BBC News

Sewage problems 'may stop house building across NI'

By Julian O'Neill
BBC News NI Business Correspondent

Published

Capacity problems at sewage treatment plants may stop new housing developments being built in many parts of Northern Ireland, the construction sector has warned.

NI Water needs extra money to address the problem, the Construction Employers Federation has said.

The federation represents builders in Northern Ireland.

It said that a recent government study found up to £750m may be required to tackle the capacity issue.

image copyrightGetty Images

The federation will meet the head of the Northern Ireland Civil Service, David Sterling, on 8 February to ask that the 2019-20 budget takes the problem into account.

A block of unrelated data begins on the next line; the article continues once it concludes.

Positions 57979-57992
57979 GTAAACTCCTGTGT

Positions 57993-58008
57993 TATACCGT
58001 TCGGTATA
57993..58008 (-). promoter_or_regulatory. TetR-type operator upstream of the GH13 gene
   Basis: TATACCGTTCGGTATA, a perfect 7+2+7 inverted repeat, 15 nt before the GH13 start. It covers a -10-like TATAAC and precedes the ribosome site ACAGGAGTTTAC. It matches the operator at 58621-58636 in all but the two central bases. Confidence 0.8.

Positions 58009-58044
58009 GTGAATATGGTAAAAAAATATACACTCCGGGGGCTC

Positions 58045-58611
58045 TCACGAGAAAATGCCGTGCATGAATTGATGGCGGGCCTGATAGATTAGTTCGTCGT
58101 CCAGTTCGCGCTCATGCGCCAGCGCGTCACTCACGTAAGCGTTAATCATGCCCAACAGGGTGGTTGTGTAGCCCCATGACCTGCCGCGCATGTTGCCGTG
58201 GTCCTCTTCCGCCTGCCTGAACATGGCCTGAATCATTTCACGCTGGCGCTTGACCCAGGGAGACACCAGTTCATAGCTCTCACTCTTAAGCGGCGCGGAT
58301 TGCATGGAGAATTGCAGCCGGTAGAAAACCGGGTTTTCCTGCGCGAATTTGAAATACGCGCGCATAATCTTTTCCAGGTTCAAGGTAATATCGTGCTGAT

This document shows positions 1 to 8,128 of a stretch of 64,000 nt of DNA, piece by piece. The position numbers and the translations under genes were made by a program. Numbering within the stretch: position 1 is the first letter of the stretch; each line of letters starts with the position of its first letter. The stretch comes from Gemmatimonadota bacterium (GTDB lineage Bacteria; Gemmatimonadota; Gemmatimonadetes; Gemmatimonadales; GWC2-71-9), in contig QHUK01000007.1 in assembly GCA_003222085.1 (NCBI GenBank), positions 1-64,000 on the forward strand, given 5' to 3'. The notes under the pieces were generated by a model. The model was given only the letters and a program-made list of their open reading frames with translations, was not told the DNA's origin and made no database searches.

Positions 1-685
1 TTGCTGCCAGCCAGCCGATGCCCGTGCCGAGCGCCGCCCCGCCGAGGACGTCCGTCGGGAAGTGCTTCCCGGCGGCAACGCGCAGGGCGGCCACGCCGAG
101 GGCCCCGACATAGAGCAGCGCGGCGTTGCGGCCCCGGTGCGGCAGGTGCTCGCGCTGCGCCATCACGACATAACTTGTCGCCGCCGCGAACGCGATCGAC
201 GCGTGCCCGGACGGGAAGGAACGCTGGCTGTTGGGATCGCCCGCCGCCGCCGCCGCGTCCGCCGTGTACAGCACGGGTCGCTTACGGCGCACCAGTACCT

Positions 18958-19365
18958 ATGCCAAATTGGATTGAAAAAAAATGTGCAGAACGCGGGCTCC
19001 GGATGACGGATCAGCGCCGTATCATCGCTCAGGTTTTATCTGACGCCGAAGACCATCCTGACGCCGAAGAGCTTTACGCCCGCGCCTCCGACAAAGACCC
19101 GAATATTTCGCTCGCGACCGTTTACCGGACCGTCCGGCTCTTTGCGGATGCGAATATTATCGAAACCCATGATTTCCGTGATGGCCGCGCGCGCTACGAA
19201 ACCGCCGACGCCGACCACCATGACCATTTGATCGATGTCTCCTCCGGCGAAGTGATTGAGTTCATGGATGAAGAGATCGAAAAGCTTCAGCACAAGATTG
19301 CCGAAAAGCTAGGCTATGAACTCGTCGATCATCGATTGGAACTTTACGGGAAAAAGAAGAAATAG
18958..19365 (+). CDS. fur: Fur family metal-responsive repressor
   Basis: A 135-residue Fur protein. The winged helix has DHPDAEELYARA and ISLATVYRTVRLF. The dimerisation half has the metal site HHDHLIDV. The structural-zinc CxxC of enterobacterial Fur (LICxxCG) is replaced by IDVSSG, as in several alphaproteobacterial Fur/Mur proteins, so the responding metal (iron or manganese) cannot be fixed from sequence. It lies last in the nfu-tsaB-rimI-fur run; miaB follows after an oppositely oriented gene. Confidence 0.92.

There are capacity issues at more than 70 treatment works, with NI Water advising no new homes can be connected to the waste water network in affected areas.

Larne, Saintfield, Lurgan, Dungannon and Limavady are among the places affected.

The situation means developers would have to fund their own private sewage treatment works if they wanted projects to proceed.

image captionRaw sewage has been known to flow from manhole covers on Saintfield's Old Grand Jury Road

Costs would then likely be added to property prices, making them harder to sell.

The federation has written to Mr Sterling, stating "a further deterioration" of the problem will "halt development across large swathes of Northern Ireland".

Related Topics

  • Housing
  • Sewage

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